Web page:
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Christ Church Book Launch - 22 March

 St Kilda families: Memorials in Christ Church

EVENT CANCELLED - in keeping with current medical advice, the book launch has been cancelled.

The book, by Jenny O’Donnell and with a forward by the Archbishop of Melbourne, reveals the story behind each of the church's  many memorial stained glass windows, which celebrate the lives of prominent and less prominent citizens of early Melbourne. It will be launched by Dr Andrew Lemon OAM and copies will be available for purschase on the day. We welcome everyone to this important event. 

Sunday 22 March, 3:00pm

Christ Church St Kilda -  14 Acland Street 

Refreshments provided

St Kilda families: Memorials in Christ Church

Christ Church Window 1In the 1850s St Kilda was the wealthiest of Melbourne suburbs and a fine stone church, a rare example of the work of Charles Swyer, was erected in Acland Street in 1854. Built of Sorento sandstone, it was the first stone church south of the Yarra and was consecrated in January 1863, complete with now heritage registered organ originally by William Hill of London

In 1870, the many wealthy parishioners desired to beautify the church and five lustrous windows by leading stained glass makers Ferguson and Urie depicting the life of Christ were installed. In 1874 parishioner and St Kilda city surveyor Sydney Smith drew up plans for extensions and the first two memorial windows were installed. Christ Church Window 2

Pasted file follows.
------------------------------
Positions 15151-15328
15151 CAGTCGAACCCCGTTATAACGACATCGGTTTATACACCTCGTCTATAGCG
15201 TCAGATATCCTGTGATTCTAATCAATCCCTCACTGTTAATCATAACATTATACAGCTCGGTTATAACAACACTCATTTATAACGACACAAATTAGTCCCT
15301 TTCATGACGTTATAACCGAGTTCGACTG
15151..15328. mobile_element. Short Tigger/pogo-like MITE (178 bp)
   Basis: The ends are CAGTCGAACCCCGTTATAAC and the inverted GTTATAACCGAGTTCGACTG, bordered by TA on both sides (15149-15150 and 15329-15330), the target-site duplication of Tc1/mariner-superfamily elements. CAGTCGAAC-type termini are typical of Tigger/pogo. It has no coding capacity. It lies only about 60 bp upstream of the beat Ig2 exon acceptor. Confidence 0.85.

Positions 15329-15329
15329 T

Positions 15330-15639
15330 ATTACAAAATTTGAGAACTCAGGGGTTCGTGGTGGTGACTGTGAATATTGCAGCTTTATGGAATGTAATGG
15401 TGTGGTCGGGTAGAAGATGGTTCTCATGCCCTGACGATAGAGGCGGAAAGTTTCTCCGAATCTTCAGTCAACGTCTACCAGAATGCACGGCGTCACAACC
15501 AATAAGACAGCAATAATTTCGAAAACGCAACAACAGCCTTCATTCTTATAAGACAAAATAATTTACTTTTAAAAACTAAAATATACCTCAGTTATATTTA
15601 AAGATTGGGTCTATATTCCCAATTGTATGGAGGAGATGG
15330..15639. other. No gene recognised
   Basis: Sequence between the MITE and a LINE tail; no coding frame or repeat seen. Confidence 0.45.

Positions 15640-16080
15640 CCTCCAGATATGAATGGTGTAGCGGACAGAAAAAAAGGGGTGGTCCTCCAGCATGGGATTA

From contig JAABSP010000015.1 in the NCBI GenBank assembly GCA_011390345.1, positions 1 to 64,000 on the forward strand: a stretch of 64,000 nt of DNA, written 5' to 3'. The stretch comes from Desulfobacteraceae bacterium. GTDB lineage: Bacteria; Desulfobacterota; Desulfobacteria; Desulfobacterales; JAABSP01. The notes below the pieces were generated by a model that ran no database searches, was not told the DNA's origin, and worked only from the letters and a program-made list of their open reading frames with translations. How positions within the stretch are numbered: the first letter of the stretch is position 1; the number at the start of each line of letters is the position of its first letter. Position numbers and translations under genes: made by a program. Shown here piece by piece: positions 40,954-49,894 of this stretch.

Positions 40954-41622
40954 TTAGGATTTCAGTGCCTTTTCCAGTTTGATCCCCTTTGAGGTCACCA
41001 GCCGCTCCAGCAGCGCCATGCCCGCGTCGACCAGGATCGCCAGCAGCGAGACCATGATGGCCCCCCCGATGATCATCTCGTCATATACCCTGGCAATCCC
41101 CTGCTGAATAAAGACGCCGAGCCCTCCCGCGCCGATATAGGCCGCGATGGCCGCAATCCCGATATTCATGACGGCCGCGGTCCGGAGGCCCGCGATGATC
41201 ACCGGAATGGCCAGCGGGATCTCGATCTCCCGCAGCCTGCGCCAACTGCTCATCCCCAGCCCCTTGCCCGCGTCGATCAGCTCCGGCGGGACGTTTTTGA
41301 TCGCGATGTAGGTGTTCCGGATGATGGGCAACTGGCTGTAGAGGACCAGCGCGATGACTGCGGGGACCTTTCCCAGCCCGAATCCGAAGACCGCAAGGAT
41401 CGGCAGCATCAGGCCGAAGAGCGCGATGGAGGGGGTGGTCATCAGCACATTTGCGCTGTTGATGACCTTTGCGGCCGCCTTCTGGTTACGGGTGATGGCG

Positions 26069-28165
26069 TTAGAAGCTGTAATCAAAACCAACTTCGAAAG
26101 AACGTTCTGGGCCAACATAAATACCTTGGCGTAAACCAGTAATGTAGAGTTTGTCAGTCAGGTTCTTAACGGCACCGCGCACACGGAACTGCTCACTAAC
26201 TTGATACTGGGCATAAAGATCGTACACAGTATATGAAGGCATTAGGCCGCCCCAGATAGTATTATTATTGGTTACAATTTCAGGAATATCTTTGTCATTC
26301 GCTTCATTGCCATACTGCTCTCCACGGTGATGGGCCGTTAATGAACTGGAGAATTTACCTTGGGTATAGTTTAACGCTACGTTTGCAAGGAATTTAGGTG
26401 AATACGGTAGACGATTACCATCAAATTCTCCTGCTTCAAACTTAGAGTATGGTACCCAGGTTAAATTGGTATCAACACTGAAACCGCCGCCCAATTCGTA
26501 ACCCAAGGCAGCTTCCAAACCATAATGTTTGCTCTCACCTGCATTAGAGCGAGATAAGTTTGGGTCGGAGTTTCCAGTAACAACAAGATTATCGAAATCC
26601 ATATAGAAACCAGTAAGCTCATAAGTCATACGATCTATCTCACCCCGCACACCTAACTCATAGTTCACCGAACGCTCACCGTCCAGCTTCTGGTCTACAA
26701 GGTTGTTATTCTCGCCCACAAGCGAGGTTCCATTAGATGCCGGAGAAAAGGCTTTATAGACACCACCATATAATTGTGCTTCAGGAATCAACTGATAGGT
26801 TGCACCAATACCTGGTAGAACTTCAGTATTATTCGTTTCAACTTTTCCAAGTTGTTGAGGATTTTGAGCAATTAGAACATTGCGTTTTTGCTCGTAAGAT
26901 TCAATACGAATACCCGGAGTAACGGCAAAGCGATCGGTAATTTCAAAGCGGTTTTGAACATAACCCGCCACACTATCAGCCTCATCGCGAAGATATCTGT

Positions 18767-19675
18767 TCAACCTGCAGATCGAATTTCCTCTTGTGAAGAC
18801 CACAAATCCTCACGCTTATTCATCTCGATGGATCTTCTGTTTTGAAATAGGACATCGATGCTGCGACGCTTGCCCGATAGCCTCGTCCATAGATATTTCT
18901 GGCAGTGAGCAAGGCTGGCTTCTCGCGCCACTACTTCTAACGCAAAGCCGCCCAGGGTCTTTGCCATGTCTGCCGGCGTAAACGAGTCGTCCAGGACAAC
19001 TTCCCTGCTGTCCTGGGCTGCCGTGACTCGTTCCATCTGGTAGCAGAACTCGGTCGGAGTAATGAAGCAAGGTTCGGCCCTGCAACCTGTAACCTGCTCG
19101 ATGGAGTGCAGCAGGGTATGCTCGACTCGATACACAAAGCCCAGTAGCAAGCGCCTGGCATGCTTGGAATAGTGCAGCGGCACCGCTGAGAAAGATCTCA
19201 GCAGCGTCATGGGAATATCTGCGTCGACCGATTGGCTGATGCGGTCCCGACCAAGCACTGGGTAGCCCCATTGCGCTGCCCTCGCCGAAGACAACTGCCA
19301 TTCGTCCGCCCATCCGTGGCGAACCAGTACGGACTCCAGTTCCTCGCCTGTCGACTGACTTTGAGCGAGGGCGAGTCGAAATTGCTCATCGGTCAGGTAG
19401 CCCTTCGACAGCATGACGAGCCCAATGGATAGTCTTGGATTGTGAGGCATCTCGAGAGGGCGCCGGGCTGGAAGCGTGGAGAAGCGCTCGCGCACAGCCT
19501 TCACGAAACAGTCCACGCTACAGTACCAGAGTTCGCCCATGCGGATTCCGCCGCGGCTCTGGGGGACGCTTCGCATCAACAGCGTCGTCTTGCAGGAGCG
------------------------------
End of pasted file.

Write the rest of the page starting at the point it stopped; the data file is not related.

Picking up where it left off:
The book provides detailed biographies of each person, among them Francis Grey Smith snr and his wife Susannah each remembered in three light windows with quatrefoils above in the transepts. Jesse Fanning, an early citizen of St Kilda, is another who features in the windows as well as Mathilda Murphy who ran one of the first schools for girls.

There are also many brass and marble tablets, one in particular in memory of prominent churchman, Laurence Adamson, “the lion of Wesley”, and another to Alexander McConachie who did much to improve the standard of church music in Australia.

After the Great War a poignant memorial, designed by George Dancey with architect Norman Peebles, was erected in the Chapel of St Michael. The Gothic Revival memorial features a large central panel of a painting, by Dancey, of St Michael, with the names of 162 service personnel on panels on either side. The book includes biographies of these people (and their close relatives who, for one reason or another, were omitted from the Roll of Honour). Using archival material, the book also illustrates the experience of the Great War at home and abroad, in both pictures and personal letters.

 It includes a brief history of the church building, architects’ biographies, renovations and additions, as well as the biographies of over 220 people associated with St Kilda.  It contains over 120 pictures including portraits, plans, posters, historic photos, contemporary photos.